Monday, August 25, 2014

Speech to the Cleveland Ironstone Miners Union Skelton 1875 by George Markham Tweddell

Contributed by Councillor Dave Walsh - a verbatim report of the Cleveland Ironstone Miners union Political demonstration , Skelton in Cleveland, August 1875

In this article, George Markham Tweddell pays his first visit to address the Ironstone Miners of East Middlesbrough Daily Gazette -
George Markham Tweddell
Cleveland. Some of his offspring were ironstone miners and George follows on from the previous years meeting, led by Samuel Plimsoll (in the post below this one). By 1875 Plimsoll's Merchant Shipping Bill had been rejected by Disraeli's Government for no good reason, leading Plimsoll to use 'unparliamentary language' in response. The miners stood behind Plimsoll because he was one of the few MP's at the time champion the interests of the working classes and in particular the sailors who were being sent to sea in unseaworthy vessels so that the ship owners could realise the insurance at the expense of lives. In the article we also witness the early fielding of potential union candidates to the Liberal Party to represent the interests of the working class some decades before the formation of the Independent Labour Party.  Here is the article from the Middlesbrough Daily Gazette -

Middlesbrough Daily Gazette August 1875

The Merchant Shipping Bill -
The Government Condemned
(By Our Own Reporter)

Skelton High Street
On Saturday evening, a large meeting of miners connected with the North Yorkshire and Cleveland Miners Association was held in a spacious field belonging to Mr Stephen Emmerson, of Holly Farm, Skelton for the purpose of discussing the action of the Government in regard to Mr Plimsoll's Merchant Shipping Bill. Mr Joseph Toyne, President of the Cleveland Miners Association, occupied the chair -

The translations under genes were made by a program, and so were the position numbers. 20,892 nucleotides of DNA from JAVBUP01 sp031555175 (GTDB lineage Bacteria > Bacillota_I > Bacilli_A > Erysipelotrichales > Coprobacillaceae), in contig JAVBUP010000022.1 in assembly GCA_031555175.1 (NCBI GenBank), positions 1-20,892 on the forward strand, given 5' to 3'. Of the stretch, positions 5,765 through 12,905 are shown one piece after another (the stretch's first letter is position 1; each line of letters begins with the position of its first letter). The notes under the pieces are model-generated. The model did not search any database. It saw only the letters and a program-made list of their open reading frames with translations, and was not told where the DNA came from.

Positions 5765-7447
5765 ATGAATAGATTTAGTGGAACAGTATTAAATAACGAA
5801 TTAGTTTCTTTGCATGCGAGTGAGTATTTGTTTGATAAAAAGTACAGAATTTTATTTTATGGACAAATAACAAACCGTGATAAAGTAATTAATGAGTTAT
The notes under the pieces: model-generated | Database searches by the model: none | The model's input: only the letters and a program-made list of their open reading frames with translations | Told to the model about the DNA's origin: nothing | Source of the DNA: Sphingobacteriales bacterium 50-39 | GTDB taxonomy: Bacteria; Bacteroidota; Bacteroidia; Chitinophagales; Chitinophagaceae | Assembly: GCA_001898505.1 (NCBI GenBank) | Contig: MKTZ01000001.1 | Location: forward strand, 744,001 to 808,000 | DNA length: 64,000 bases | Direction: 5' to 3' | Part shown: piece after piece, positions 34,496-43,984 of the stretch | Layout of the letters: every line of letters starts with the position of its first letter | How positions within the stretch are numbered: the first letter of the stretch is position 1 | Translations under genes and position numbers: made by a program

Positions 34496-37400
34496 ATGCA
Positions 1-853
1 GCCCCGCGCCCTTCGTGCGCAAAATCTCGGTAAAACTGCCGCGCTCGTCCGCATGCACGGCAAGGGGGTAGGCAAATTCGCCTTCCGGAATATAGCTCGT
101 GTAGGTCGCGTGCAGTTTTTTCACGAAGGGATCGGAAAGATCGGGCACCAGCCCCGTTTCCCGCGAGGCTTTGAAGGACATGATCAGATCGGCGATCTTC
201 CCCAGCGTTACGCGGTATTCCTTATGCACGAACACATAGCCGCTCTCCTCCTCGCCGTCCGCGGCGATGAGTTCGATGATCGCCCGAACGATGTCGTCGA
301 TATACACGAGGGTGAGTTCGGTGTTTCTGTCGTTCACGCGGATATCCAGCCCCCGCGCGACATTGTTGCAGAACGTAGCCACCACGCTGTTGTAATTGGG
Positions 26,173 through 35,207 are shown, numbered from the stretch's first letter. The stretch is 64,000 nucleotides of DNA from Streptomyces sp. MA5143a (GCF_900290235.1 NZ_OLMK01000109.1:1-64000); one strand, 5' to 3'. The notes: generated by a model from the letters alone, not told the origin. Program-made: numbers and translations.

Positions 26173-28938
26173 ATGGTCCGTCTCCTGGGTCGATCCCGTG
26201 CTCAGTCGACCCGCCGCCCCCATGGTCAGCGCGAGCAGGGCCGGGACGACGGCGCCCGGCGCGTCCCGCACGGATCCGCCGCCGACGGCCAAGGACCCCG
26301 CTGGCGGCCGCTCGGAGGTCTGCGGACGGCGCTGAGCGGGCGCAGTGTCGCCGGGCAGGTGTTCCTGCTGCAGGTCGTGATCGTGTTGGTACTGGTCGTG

The Chairman said the meeting had been called to appreciate the efforts put forth by Mr Plimsoll MP for Derby, on behalf of our seamen, whose interest he had at heart for many years, having spent time and money and strength in order to benefit the sailors' condition. When they read what the sailors had to pass through and the way they were used, it was a good thing to have someone like Mr Plimsoll to stand up and fight for their glorious cause. The hon gentleman had been accused of using unparliamentary language in the house of Commons, but were there many present who would believe such was the fact. However, he had gone too Merchant Shipping Bill had been shelved and Sir Chas. Adderley, president of the Board of Trade, had introduced another Bill, as the Government were obliged to agree to some measure of the kind to appease the mind of the people. However a blow had been struck at the Tory Government, Mr Plimsoll was the man who had struck the blow, and nothing better could have helped the Liberal cause. The Government knew that thousands of countrymen might loose their lives next winter and thousands made widows and orphans, and yet they threw up Mr Plimsoll's Bill. This proceeding cause the hon gentleman to say what he would never have said had they acted otherwise. The Cleveland miners had hitherto shown a warm heart for Mr Plimsoll; when help was required for suffering humanity they had always shown a willing hand and a ready heart. He was glad to see so many present who sympathised with the cause of the poor sailor.
far, he made an apology. As they were aware Mr Plimsoll's

Mr Geo. Markham Tweddell, of Stokesley, F.R.S.N.A. (Fellow of the Royal School of Naval Architecture.)..copen etc., then moved the first resolution, as follows - 
"That in the opinion of this meeting , the withdrawal by the Government of the Merchant Shipping
Bill, the most important measure on the Ministerial programme, is a blunder which calls for the condemnation of the country and fully justified the outburst of honest indignation with which the announcement was received by Mr Plimsoll in the House of Commons." -